• Ngaio Simmons

Te Pō

As the teams edit and wrap up their films, I am feeling into the world’s energy as of late.

I’ve been seeing a quote circulate throughout my socials the past two weeks or so. In almost every fellow creator’s IG story, Facebook post, or twitter, this quote inevitably appears:

“[a]s you binge watch your thirteenth entire series or read a book or sleep to music, remember. Remember that in the darkest days when everything stopped, you turned to artists.”


I feel like I’d seen this or something similar to it before, perhaps in the earlier days of the pandemic, and it’s resurfacing once again. I see the relevance; it never really goes away. While the pandemic may be something that many of us are accustomed to in some form or another already, we are still not out of the bad dark. The pandemic continues to reveal how deep in it we truly are. Colonialism, capitalism, racism, sexism, transphobia, and war continues to black-hole its targets, suck in everything within reach that provides hope, joy, and a few moments to breathe. We are struggling everyday to find reasons and/or space to feel the good things. When all of that is at your doorstep, in your house, and in your head, it can feel like a superhuman feat to be able to make anything positive transpire during the daily.

And so that quote rings loud right now. Especially as we witness another unnecessary and violent conflict take place before our eyes. Watch as the Euro-western world once again reveals that it will scream for justice for white lives but side with the state and silence while Afghanistan and Palestine bleed. Black lives are once again pushed to the side. Those whose ancestors suffered directly at the hands of the Indigenous annihilation project known as Manifest Destiny are feeling the familiarity run up their spine. People of the Ukraine are walking, running, crawling unfathomable lengths to find some semblance of safety. Stillness. Breath. Many of us are trying to keep up with how many infographics, factoids, articles, and thought pieces we can read and post without overloading our friends, families, and also ourselves. We wake up every morning mostly submerged and fight throughout the day to keep our heads somewhat near the surface.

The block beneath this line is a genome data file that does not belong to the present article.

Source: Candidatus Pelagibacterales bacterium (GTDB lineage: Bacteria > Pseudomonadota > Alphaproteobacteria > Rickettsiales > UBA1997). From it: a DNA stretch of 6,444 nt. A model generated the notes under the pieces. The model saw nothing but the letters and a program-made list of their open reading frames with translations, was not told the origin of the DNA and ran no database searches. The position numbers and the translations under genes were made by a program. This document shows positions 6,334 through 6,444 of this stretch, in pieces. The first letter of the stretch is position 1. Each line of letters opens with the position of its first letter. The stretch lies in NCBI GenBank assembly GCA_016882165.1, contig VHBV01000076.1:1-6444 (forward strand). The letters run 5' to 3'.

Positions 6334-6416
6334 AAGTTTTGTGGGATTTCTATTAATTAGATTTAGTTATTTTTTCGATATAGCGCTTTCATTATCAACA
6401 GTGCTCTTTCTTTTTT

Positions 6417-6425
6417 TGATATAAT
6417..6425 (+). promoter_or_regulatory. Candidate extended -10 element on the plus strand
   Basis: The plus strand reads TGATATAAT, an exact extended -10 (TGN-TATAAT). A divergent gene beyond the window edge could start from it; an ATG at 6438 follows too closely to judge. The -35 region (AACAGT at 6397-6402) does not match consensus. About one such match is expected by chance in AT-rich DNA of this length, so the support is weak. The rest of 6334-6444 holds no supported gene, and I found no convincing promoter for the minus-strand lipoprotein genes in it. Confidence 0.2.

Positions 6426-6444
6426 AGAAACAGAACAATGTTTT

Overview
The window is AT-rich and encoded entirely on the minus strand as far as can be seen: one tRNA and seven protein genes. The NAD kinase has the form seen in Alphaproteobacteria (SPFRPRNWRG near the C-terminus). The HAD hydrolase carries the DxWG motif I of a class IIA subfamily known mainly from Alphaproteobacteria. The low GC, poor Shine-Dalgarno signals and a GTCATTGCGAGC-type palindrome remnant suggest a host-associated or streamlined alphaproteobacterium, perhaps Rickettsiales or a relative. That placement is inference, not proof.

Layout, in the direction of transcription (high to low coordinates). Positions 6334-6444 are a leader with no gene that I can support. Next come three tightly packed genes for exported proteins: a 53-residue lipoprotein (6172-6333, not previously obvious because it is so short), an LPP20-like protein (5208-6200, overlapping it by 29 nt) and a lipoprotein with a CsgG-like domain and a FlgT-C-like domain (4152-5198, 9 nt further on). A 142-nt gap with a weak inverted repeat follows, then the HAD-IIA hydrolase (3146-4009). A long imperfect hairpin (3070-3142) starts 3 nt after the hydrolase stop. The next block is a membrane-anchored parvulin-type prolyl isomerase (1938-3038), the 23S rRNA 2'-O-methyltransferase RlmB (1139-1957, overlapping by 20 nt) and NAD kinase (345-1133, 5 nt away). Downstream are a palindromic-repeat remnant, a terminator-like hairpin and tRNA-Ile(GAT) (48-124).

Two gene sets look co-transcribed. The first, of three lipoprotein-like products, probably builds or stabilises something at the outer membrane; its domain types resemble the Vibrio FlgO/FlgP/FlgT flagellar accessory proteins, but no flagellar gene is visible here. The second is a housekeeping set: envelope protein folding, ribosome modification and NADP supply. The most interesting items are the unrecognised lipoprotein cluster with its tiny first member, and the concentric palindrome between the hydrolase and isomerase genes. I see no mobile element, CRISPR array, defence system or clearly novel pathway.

Then we remember art. We remember that when we need to take a break, release, breathe, process, or make art of our own, there is someone who made something just for those moments. A piece of work exists in this world that, for some reason, helps you get by. I mentioned the bad dark earlier. While I believe there is bad dark, I also believe in the good, generative dark.


This comes from a Māori belief in Te Pō, which colonizers tried characterizing as evil and bad, when it is actually the place where life happens. The place we come from and the place we return to. Te Pō is where creation comes from. While the bad dark of colonization, violence, and war exists, the generative good dark exists alongside it. Despite it. This is where artists - just like our young wāhine filmmakers - reside. This is where the gears turn, move, and never stop going. This is where life continues to recreate itself, re-imagine itself, re-flourish itself. This is what we step into when we decide to fall away from the world for a while. This is the place we enter when we want to do something more but need the time to think through it. This is the place we go to when we are afraid, happy, sad, ecstatic, depressed, and motivated. This is the place that holds us through it all. Art and artists do that. No matter what is happening, they are always there doing that.

Thank you.